Digital Learning

SCE’s Digital Learning Challenge: What Happened, What We Learned

The Challenge didn’t start with a Challenge. It began with a question: Why isn’t the best stuff getting to the most kids? And by “stuff,” we meant “digital learning media.”

During late 2011 and early 2012, our staff and board talked through this problem with our partners and advisors. At one point, it was “building the School in the Cloud.” At another, it was “creating the systems integrator for digital learning.” We thought someone should build The Platform for digital learning, but we knew it wouldn’t be us. As with everything SCE does, we were looking for a high-leverage way to address a multibillion-dollar problem.

We settled on an idea, inspired by our board member Paul Jansen, an expert on prizes and innovation. Why not just put up a vision of what we think should exist, and let the experts in the field tell us how they’d build it? That became the Digital Learning Challenge.

The Knight Foundation and Gates Foundation are two of many organizations using similar methods, with great success. There would be two key differences from what we’d seen before:

  1. We were more specific about the world we wanted to create
  2. We were more focused on system-level change than the success of individual projects.

We were thrilled to receive nearly 100 letters of inquiry in response to our Request for LOIs. Our first-round screening process focused on five core criteria (rating each on a 1-to-10 scale):

  • Vision: Does this project offer a compelling vision for changing the field?
  • Strategy: Does the LOI describe a realistic plan for achieving its goals?
  • Organization: Is this organization capable of executing successfully on this strategy?
  • Alignment: Is this project aligned with SCE’s Challenge focus?
  • Accountability: Will we be able to measure the project’s success?

About a dozen rose to the surface for our review team. After discussions with our board, we solicited detailed proposals from five organizations that seemed most aligned with SCE’s goals and our capacity to be strong partners. From that group, we worked with our advisors to select CFY and Ednovo as our two key partners (see earlier announcement).

Here are 5 things we learned about our field during the process:

  1. The field is smarter than we are. That there is wisdom in crowds—and in unexpected places—is no secret. But after nearly three years of deep exploration in the education technology sector, we were still surprised to surface dozens of great ideas and great projects we had never heard of.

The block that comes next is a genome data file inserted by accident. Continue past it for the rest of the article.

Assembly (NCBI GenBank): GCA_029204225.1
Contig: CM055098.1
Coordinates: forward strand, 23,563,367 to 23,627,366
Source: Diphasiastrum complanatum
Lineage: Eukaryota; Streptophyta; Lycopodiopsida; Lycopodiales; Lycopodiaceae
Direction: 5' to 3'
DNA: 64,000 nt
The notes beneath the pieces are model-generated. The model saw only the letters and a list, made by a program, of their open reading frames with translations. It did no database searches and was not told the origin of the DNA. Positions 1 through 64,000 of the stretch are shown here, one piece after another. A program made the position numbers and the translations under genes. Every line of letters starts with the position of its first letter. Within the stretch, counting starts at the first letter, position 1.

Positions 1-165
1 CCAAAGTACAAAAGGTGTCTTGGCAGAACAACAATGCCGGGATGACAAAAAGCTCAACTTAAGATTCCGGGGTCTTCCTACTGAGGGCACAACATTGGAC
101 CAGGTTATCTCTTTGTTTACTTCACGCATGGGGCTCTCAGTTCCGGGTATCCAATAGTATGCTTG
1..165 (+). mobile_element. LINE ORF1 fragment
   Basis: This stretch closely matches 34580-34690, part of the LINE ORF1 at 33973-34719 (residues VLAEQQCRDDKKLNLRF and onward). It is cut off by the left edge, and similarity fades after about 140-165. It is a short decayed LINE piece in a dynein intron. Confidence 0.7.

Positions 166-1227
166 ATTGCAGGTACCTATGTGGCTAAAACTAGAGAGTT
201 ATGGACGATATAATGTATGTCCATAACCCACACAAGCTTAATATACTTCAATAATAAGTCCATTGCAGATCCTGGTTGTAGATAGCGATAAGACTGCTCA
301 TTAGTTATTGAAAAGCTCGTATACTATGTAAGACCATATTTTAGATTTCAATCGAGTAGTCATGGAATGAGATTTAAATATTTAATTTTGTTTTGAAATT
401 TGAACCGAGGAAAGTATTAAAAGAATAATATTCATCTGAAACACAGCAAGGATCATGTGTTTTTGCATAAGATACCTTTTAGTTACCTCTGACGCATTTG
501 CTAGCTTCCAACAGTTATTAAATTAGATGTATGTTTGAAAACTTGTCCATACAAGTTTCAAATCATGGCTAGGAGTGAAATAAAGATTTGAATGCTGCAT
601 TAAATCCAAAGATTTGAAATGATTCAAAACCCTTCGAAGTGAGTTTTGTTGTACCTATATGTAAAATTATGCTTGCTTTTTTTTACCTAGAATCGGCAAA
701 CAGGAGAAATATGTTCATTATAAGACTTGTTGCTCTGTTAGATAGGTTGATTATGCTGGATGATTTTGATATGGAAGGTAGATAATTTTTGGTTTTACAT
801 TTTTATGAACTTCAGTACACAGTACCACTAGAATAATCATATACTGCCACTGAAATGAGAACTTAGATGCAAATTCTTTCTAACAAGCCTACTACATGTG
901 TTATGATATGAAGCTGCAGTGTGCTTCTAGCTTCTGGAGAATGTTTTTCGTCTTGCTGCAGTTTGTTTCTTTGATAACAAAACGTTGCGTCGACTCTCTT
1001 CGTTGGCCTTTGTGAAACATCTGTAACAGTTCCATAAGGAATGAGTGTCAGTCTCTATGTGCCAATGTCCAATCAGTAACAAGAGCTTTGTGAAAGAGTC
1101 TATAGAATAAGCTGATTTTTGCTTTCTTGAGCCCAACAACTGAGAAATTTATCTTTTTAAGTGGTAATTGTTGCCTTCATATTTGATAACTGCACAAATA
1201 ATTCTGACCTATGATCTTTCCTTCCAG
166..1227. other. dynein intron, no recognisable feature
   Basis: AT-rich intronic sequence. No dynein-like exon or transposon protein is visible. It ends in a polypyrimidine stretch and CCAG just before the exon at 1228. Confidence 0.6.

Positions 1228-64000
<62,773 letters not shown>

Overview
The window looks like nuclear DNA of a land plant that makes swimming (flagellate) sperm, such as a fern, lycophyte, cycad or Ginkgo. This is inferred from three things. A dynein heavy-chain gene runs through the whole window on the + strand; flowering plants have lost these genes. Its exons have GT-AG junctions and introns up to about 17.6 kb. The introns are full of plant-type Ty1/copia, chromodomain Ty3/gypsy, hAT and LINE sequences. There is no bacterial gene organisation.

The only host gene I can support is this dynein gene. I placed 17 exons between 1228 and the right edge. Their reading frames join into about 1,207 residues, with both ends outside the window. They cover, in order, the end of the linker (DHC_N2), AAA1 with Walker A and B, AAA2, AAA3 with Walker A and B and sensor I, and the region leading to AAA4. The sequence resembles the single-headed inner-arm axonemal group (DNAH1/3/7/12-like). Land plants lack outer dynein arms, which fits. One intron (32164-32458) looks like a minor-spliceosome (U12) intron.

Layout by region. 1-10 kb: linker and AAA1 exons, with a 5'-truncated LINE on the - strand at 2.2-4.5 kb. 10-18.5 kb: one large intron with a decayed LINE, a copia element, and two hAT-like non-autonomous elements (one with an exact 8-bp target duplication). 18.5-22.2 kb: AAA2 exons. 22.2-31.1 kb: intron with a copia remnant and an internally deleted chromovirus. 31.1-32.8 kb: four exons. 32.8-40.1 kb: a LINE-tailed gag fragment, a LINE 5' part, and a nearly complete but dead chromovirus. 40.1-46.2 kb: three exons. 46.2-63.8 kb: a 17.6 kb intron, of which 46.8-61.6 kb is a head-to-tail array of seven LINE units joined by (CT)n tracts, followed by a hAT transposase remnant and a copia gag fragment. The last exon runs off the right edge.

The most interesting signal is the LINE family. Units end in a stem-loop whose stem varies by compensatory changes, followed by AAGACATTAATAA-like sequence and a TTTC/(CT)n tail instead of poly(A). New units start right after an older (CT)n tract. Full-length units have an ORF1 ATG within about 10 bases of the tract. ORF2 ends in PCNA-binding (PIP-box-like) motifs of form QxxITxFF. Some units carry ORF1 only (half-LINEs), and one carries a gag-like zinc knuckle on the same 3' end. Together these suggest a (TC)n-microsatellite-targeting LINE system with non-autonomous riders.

2. SCE is a little different. We thought our goals and our process were ambitious, but straightforward. Yet throughout the process, we heard feedback that we were doing something unlike our grantmaker peers. The downside was that we received some blank stares (or their digital equivalent) when we described the Challenge externally. The upside is that many of the field’s most forward-thinking leaders really got what we were doing, and became passionate about spreading the word.
  3. Everyone thinks they’re the platform. We know that there won’t be one platform for accessing digital learning product, but we do expect major consolidation around how children (and the schools, programs, and people that serve them) access digital learning media. It seems there are a lot of entrepreneurs out there who disagree with us. We’d love to be proven wrong.
  4. People still love school. Edtech boosters seem to fit into two categories. Those who see kids playing videogames all the time, and say, “Hey, let’s bring videogames into school, and make education more like a videogame.” And then those who see kids playing videogames all the time, and say, “Wow, that’s a lot of kid time. Maybe we should get them to play different games, or better harvest the learning that’s happening in the games that exist.” From the looks of what we saw during the Challenge process, most people are still stuck in the former category, and (more disappointing, at least to us) trying to slot technology into traditional school paradigms instead of rethinking new models of blended learning.
  5. Content has a long way to go. We read a lot of strong proposals from content developers. But most of them focused on the basics (reading, writing, arithmetic), not on more complex Deeper Learning skills or social-emotional skills. And the products themselves weren’t pushing the boundaries of technology: we saw zero alternate reality games, only a few virtual worlds, and a surprisingly small number of tablet apps. One of our next big post-Challenge initiatives is aimed at helping developers and entrepreneurs create path-breaking learning products. Stay tuned.

Thanks for reading. We’re so glad the selection process went as well as it did, and we welcome feedback as we look to try it again.